Toronto Families on Social Assistance Need Affordable Child Care|
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Community & Neighbourhood Services - The City of Toronto's social assistance
caseload declined in February by 906 cases, or 1.2 per cent. Last month, 74,069
cases, representing 172,490 persons, of whom 79,700 - or 46 per cent - are
children, received social assistance from the City.
Toronto's social assistance caseload has declined steadily since March 1994,
when more than 125,000 cases received assistance. The economy's continued
strength has been reflected in the high turnover of single persons entering and
then leaving the system. In February however, there was a very small increase
in the number of single people receiving assistance. Families with children
receiving social assistance declined by just over 100 cases.
Single parent cases saw the biggest decline, approximately 780 cases. But they
left the social assistance system because they no longer met the requirements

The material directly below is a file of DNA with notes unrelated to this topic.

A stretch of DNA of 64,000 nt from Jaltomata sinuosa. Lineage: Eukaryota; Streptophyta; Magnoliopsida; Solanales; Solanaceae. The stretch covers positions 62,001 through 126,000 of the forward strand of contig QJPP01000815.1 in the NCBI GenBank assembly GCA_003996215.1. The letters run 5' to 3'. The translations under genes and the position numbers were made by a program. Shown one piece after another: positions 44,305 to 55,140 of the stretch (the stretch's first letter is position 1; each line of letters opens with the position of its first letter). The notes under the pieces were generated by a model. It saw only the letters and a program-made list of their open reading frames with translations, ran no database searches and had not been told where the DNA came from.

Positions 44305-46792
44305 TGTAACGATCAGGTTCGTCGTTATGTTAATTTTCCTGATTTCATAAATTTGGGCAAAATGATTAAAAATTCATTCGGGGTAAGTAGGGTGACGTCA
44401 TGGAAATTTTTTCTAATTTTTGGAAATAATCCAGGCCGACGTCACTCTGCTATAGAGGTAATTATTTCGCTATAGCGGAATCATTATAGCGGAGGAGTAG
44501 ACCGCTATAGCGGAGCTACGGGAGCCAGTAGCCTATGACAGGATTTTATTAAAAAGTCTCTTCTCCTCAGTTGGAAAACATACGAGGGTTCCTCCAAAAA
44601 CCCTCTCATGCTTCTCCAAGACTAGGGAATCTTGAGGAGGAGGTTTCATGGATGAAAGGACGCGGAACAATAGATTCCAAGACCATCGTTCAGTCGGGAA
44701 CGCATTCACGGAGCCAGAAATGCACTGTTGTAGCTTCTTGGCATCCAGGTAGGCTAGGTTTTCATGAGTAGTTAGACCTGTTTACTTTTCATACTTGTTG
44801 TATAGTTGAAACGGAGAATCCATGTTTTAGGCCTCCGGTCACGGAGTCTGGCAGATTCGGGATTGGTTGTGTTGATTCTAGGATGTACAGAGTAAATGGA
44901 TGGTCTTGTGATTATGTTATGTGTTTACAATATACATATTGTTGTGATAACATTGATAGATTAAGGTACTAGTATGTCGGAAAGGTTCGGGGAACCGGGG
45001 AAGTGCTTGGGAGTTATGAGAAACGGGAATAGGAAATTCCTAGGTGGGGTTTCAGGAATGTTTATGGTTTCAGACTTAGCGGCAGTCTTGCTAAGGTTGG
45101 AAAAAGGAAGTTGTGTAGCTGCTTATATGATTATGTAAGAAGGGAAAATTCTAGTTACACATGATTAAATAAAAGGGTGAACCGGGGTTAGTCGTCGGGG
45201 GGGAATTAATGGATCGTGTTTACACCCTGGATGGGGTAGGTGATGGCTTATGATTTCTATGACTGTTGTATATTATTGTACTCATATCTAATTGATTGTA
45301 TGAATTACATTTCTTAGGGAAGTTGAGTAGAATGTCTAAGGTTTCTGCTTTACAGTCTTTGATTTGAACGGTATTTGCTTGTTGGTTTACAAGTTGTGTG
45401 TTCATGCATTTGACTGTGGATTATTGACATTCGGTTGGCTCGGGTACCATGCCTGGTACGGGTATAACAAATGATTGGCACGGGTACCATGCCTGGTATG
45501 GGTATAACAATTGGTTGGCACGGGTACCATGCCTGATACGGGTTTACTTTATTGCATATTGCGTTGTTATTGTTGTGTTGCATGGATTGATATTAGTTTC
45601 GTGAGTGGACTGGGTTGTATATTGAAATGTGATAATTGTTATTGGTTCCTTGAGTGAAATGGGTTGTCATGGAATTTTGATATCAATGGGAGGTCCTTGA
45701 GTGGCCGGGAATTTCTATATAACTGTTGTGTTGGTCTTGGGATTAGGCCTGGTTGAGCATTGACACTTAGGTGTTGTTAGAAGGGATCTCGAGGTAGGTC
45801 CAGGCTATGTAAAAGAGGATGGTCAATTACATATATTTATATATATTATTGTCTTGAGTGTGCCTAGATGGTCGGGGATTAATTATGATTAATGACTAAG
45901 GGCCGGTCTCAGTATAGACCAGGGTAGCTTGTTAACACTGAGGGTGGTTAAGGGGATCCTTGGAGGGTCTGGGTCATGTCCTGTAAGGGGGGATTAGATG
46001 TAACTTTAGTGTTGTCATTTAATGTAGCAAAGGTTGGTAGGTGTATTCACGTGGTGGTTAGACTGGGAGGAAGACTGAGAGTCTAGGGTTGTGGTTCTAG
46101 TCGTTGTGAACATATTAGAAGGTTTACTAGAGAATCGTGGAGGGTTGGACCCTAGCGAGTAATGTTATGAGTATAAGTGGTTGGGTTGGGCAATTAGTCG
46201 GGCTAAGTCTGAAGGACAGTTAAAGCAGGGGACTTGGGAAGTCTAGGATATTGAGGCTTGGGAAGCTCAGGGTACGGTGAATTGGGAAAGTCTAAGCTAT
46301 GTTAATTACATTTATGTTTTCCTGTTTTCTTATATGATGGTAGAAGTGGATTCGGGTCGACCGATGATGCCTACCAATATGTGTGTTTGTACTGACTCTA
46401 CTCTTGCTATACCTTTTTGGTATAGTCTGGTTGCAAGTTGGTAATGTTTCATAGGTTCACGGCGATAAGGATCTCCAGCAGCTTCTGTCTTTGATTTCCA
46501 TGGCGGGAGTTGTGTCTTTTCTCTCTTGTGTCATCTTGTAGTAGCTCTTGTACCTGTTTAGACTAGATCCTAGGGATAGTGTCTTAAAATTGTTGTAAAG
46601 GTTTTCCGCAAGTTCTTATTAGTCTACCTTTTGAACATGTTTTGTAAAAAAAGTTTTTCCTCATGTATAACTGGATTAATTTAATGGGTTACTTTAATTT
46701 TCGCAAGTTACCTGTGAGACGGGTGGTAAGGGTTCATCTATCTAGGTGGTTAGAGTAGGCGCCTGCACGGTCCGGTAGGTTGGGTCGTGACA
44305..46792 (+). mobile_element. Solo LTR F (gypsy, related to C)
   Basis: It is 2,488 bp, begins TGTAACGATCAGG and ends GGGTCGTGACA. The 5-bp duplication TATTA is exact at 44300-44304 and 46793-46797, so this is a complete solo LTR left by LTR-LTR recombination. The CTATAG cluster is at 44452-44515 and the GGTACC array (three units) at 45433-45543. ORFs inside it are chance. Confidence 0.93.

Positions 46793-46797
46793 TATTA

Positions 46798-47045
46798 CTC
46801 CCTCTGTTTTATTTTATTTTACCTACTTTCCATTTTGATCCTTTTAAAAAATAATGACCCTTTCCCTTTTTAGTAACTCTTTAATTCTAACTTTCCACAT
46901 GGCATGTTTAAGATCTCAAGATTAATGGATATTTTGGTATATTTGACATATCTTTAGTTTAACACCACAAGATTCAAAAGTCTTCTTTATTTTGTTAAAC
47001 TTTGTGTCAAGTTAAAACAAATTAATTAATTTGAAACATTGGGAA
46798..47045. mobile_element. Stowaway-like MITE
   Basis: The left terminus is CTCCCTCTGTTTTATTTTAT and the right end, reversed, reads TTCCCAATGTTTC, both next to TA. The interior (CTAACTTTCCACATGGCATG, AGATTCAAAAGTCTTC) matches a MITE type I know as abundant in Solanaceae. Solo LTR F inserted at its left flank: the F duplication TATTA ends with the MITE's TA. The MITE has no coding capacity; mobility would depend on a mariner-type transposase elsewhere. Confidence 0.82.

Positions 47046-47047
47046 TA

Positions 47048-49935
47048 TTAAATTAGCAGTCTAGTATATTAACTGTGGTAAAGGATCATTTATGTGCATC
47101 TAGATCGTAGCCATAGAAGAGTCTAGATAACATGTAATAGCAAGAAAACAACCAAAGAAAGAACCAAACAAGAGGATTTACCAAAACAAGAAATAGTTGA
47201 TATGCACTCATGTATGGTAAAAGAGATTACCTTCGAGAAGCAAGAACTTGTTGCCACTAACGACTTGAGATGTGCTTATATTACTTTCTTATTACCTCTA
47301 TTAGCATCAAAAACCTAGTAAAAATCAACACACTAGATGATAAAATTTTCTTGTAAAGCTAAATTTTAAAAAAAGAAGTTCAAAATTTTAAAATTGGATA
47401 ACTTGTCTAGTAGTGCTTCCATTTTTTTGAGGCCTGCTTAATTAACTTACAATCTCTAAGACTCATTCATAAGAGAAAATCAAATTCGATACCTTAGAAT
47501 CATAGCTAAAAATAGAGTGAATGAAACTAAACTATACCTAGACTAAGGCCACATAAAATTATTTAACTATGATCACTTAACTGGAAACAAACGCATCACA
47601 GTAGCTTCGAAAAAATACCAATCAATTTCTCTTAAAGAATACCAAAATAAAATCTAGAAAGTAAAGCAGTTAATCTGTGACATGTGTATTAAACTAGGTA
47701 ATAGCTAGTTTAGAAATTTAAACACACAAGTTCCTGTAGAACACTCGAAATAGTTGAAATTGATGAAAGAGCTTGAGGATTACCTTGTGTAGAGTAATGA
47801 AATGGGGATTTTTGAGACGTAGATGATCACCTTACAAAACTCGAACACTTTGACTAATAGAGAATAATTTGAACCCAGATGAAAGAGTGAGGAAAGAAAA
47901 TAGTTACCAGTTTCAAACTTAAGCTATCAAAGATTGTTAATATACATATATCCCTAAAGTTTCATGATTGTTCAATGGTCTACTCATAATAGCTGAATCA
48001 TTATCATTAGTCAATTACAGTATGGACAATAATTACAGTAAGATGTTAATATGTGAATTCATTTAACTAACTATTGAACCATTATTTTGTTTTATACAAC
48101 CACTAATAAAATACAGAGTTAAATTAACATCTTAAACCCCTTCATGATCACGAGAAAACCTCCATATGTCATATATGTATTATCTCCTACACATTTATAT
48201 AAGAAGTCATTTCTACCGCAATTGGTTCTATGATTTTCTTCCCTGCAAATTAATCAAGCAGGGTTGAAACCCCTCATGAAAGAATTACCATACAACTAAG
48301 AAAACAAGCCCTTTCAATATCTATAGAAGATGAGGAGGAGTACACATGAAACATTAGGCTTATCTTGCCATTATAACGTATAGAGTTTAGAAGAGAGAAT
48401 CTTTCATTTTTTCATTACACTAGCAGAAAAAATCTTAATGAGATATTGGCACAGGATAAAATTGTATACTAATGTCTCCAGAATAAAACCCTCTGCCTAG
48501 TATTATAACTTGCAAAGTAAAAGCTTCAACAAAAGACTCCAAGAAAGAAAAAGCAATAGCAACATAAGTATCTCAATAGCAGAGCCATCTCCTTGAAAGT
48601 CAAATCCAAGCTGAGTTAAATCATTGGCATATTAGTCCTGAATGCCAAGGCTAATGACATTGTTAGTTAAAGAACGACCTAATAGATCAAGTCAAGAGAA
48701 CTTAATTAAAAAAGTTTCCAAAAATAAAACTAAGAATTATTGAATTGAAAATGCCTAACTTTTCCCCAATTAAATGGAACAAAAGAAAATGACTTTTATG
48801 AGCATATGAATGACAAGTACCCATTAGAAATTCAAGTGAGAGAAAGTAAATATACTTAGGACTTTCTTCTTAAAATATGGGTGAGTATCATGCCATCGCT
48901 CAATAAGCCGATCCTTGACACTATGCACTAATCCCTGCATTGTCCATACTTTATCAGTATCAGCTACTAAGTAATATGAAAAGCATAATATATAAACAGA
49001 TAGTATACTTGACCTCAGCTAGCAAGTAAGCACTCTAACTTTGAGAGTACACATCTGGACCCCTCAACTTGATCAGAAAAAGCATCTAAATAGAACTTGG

of the province's Ontario Works program. In 1999, the Ministry of Community and
Social Services transferred over 11,000 single parents to Toronto's Ontario
Works program. The city then reviewed each of these cases to make confirm
eligibility for assistance under the rules set out in the Ontario Works
Families with children continue to make up 56 per cent of the city's social
assistance caseload. As family heads typically have a harder time finding jobs
than single persons do, city staff focus on helping parents take advantage of
Toronto's strong job market. But, commented Councillor Brad Duguid, chair of
the city's Community Services Committee, "Parents on social assistance need
affordable and safe child care so that they can get back into the job market.
As long as there isn't this kind of support, these parents will continue to be
held back from looking for work, upgrading their skills or education, or taking
a job or volunteering in an Ontario Works community placement."
Approximately 3,300 children receiving social assistance remain on the city's
subsidized child-care waiting list. The City of Toronto continues to urge the
province to make affordable child-care a top priority.